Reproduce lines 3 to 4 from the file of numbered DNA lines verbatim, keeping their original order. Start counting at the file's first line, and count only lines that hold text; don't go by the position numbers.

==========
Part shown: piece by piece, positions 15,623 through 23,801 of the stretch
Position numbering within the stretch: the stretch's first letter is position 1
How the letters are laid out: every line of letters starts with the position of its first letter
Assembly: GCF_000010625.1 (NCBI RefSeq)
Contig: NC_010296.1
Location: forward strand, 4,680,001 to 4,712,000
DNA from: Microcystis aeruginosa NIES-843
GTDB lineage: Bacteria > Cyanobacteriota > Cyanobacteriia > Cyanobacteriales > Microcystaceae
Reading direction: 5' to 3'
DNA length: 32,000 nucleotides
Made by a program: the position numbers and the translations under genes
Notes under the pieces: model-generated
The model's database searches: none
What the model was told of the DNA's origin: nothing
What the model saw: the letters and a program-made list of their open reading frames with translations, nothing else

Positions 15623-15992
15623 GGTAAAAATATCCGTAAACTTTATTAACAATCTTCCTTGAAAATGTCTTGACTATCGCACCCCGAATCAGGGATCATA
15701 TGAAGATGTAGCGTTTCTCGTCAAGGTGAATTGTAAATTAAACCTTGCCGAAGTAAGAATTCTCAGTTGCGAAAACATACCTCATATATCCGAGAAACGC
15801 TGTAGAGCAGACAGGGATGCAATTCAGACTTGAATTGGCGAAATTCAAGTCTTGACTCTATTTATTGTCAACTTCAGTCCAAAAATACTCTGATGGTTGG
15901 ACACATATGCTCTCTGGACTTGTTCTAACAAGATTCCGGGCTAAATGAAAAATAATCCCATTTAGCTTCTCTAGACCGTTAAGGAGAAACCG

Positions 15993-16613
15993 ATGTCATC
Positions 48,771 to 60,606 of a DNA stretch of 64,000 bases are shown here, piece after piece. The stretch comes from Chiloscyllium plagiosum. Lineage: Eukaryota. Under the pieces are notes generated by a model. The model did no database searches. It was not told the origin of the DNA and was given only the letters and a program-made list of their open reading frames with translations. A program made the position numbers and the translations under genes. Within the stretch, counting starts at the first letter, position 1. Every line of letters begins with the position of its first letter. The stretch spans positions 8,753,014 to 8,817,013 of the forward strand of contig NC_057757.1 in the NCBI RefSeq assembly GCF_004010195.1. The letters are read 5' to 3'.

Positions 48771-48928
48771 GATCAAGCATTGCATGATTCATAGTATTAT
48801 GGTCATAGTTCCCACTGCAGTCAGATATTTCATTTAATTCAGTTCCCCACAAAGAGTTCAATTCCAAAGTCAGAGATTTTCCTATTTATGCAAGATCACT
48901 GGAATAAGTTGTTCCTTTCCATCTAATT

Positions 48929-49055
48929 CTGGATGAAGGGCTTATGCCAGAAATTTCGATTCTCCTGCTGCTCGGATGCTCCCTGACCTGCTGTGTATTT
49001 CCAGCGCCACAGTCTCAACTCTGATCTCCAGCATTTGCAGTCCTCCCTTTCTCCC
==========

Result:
How the letters are laid out: every line of letters starts with the position of its first letter
Assembly: GCF_000010625.1 (NCBI RefSeq)